Hard water whiskey bar and restaurant

by foodhoe on January 13, 2014

Pier 3, San Francisco, CA 94109| 415.392.3021 | Website


Sorry for the confusion but this was reposted due to a synchronization issue with my new host…  A while back I met friends Ben who writes focus:snap:eat and Christina of East Bay Dish, for dinner in the city. We chose Hard Water, which is a collaboration between local restaurateur Charles Phan (Slanted Door, Out the Door, the Moss Room and Academy Cafe, and South in SF JAZZ) and designer Olle Lundberg, to create a dramatic award winning space, very sleek and modern, along the burgeoning row of restaurants along the waterfront. The menu features New Orleans-inspired food and drinks, with a whiskey menu that is two pages long, including tastes of rare allocated and out-of-production bourbons and ryes. Bourbon is the main ingredient used in many signature cocktails ($10) crafted by drinksmith Erik Adkins, and the whiskeys are showcased on a 20-foot backlit wall with a sliding ladder for the bartenders to reach the highest ones.


I got there early and chose a window seat along a narrow marble counter, because of the lovely natural light (better for photos) and the kickass view. We sat with our backs to the barscene, and enjoyed watching the sunset while we checked out the food. In a place like this, it is a shame that I can’t drink hard liquor, (every time I have tried it, I enjoy the feeling of fireworks going off in my head which quickly degenerates to where I just want to curl up in a ball and die… ) but instead I sipped a glass of red wine.


This is Christina’s Dixie Cocktail ($10), a New Orleans classic (circa 1917) made with Old Forester bonded bourbon, gum syrup, curacao, with dashes of Angostura bitters and creme de menthe served on a hand cut ice cube with lemon peel. Ben had the the Roffignac Cocktail ($10), which was popular in the New Orleans in the 1890s made with Rittenhouse 100 rye, lemon, grapefruit, German raspberry-vinegar syrup, and soda.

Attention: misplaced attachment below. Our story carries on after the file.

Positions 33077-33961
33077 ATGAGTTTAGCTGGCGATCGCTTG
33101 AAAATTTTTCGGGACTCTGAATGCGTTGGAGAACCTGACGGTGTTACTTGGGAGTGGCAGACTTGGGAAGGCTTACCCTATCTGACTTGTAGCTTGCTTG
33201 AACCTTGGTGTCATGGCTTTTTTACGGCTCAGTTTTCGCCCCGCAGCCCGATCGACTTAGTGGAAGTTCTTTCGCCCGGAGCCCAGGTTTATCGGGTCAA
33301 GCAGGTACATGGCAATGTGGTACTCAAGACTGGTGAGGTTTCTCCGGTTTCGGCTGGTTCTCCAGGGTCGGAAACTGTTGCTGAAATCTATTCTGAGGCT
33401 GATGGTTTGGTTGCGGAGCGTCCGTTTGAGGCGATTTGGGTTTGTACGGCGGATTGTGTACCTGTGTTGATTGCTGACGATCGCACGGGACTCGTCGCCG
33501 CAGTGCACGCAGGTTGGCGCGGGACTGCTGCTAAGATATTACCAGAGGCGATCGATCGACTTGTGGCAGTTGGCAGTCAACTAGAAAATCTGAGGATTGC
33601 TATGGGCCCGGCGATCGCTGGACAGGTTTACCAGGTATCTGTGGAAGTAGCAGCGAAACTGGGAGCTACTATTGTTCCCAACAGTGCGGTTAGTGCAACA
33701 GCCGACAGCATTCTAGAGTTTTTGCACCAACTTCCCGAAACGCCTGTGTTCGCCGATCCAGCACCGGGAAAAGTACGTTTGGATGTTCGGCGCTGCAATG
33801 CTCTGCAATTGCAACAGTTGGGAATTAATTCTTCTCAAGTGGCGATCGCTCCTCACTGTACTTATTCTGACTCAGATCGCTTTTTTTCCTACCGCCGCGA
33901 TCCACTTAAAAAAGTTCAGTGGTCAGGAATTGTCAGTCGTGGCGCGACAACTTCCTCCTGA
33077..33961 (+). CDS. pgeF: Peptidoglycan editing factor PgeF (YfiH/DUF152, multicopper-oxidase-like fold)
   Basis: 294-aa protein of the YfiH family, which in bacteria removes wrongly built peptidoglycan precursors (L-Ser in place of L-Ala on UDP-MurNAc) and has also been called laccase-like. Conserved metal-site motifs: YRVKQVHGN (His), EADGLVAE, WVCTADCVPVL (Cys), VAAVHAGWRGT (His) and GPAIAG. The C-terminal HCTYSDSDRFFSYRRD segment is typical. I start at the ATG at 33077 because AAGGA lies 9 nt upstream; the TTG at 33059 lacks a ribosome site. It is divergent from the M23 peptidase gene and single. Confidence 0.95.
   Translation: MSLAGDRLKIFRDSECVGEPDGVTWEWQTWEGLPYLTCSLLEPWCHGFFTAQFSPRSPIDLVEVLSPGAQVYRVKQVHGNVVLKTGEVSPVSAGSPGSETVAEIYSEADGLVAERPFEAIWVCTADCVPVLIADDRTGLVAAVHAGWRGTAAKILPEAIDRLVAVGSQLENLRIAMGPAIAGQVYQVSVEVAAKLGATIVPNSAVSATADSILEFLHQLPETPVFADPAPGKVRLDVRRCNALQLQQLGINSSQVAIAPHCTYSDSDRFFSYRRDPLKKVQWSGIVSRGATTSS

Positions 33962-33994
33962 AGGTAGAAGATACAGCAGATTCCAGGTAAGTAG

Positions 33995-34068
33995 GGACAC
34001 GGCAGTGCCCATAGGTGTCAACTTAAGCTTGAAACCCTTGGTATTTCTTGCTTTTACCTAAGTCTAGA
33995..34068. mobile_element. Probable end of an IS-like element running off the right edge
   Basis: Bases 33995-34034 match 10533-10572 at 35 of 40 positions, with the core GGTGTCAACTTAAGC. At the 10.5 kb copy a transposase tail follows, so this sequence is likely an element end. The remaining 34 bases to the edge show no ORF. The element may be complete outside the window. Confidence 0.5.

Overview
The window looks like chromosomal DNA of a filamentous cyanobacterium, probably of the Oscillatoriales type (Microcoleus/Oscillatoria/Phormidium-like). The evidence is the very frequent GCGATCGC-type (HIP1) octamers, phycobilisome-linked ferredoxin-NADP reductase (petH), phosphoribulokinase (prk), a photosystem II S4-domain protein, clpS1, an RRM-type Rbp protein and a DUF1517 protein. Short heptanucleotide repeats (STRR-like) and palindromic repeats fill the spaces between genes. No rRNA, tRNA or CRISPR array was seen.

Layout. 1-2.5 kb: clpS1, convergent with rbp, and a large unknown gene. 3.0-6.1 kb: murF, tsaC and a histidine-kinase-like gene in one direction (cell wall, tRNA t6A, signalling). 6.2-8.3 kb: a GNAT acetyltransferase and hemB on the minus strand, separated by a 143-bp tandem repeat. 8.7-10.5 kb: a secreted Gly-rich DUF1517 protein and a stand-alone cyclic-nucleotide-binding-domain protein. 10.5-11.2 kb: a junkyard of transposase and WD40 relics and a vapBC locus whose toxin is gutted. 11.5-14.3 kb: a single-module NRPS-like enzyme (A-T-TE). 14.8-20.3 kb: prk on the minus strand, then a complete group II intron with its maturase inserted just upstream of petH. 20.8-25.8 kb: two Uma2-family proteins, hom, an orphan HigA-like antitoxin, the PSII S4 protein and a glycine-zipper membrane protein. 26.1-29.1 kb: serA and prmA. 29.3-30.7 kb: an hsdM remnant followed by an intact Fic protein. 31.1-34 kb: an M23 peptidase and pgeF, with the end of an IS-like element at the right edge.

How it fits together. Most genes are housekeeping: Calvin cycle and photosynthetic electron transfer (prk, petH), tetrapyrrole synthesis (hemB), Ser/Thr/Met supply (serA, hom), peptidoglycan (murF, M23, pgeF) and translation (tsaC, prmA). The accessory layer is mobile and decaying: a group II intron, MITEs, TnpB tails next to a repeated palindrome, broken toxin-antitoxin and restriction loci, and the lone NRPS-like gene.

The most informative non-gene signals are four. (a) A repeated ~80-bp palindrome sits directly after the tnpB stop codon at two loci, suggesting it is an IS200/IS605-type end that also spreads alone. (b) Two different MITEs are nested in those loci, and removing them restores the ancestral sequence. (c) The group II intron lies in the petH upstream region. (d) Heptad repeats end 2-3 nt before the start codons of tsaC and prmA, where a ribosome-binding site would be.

Baked Oysters ($22 for half dozen) – de maison: bacon, old grandad bourbon, citrus; bienville: wild mushrooms, cream, breadcrumbs, saint charles: drawn butter, cayenne, shallot and parsley. I’m particular about bivalves and must say that the oysters were cooked beyond my preferred state of plump and juicy, a bit rubbery and overwhelmed by the sauces. I definitely prefer my oysters raw…


We shared the Chicken Liver Pâté, bone marrow, pickles, rosemary toast ($15), which provided only four tiny crackers for us to sample the chunky pâté and delectable marrow…

Ben ordered the Braised Rabbit with buttermilk dumplings, sage ($22) the tender meat was pulled from the bone, mixed in a rich savory sauce with chunks of potatoes and carrots that reminded me of Thanksgiving and I loved it. A big bowl of soothing comforting tastes and soft pillowy textures.


Christina and I shared the Seafood Gumbo, andouille sausage, peppers and rice ($24), it was thick and not very soupy, I found it was just all right and wished we had ordered the fried chicken…


and vinegary Collard Greens ($8) would I’m sure would have been better with fried chicken too…


Our cozy little counter space was crowded with food and drinks


Christina and I had a little bit of room left for dessert, and went for the Blackberry fried pies ($8), which were bland and would have been improved with a scoop of ice cream.


I had one of those meals where I wasn’t impressed with what I ordered, but I want to come back for a fried food frenzy: the pork belly cracklings, the crispy milk-braised celery hearts, and of course the famous fried chicken which was the dish that started it all. Here’s a panoramic shot of the historic building along the Embarcadero and the view.


p.s. The sign is made from charred barrels that the whiskey is aged in and the restaurant gets its name from the high mineral content of Kentucky’s streams.


Hard Water on Urbanspoon

{ 4 comments… read them below or add one }

Rosa January 15, 2014 at 1:29 pm

Gorgeous food! I particularly like the braised rabbit and gumbo.




hungry dog January 15, 2014 at 1:31 pm

I haven’t heard of this place–sounds worth checking out even though you didn’t give it a rave review. The rabbit looked especially good. But I agree, the pies need ice cream (all pies do).


Ben @Focus:Snap:Eat January 15, 2014 at 9:08 pm

Deja vu!


Shikha @ Shikha la mode January 20, 2014 at 11:06 am

I loved this place when I ate here – next time try their Sazerac, it’s the best I’ve ever had!


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